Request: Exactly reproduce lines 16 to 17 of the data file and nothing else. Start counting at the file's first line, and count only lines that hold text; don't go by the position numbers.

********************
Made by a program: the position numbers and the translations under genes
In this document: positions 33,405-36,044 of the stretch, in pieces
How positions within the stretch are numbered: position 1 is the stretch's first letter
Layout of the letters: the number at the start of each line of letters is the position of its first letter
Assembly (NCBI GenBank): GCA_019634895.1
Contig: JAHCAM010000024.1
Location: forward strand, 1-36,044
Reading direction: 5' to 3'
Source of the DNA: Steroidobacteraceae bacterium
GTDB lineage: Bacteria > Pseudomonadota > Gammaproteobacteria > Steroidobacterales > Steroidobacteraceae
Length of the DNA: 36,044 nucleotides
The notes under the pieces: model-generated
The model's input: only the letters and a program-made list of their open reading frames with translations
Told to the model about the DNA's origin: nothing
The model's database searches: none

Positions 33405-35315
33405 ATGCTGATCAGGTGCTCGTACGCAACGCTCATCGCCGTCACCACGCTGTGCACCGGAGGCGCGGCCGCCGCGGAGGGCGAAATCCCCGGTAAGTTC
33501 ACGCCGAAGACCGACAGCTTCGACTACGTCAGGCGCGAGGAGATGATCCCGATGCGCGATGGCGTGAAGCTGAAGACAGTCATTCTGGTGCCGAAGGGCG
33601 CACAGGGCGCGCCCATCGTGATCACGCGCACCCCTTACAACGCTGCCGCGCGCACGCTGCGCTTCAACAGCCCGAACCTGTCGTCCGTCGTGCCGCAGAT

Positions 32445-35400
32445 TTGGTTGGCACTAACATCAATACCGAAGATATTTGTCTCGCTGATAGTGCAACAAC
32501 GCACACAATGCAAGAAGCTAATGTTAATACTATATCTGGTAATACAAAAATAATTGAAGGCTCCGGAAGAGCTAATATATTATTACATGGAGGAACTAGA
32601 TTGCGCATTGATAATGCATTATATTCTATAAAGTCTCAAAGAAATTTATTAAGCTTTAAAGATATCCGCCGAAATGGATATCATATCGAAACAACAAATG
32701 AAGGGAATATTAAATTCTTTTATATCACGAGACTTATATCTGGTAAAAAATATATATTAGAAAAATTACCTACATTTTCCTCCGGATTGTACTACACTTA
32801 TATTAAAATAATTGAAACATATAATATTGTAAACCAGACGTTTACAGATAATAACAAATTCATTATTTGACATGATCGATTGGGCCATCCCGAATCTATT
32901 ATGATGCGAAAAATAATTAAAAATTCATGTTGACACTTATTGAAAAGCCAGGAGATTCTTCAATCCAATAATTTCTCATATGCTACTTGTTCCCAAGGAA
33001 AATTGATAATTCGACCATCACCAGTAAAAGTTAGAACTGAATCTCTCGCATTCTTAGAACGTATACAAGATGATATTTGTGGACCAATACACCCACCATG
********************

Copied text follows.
Positions 33405-35315
33405 ATGCTGATCAGGTGCTCGTACGCAACGCTCATCGCCGTCACCACGCTGTGCACCGGAGGCGCGGCCGCCGCGGAGGGCGAAATCCCCGGTAAGTTC